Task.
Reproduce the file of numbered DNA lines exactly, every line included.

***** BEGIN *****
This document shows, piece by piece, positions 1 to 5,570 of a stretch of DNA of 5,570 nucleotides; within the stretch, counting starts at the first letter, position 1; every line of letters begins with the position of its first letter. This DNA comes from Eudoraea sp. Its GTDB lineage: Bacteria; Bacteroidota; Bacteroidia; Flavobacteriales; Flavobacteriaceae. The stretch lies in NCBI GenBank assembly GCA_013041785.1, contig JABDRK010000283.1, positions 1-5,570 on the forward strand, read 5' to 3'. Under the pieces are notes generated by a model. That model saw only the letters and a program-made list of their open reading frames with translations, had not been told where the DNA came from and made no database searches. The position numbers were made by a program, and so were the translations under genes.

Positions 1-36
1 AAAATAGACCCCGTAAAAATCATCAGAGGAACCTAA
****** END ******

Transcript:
This document shows, piece by piece, positions 1 to 5,570 of a stretch of DNA of 5,570 nucleotides; within the stretch, counting starts at the first letter, position 1; every line of letters begins with the position of its first letter. This DNA comes from Eudoraea sp. Its GTDB lineage: Bacteria; Bacteroidota; Bacteroidia; Flavobacteriales; Flavobacteriaceae. The stretch lies in NCBI GenBank assembly GCA_013041785.1, contig JABDRK010000283.1, positions 1-5,570 on the forward strand, read 5' to 3'. Under the pieces are notes generated by a model. That model saw only the letters and a program-made list of their open reading frames with translations, had not been told where the DNA came from and made no database searches. The position numbers were made by a program, and so were the translations under genes.

Positions 1-36
1 AAAATAGACCCCGTAAAAATCATCAGAGGAACCTAA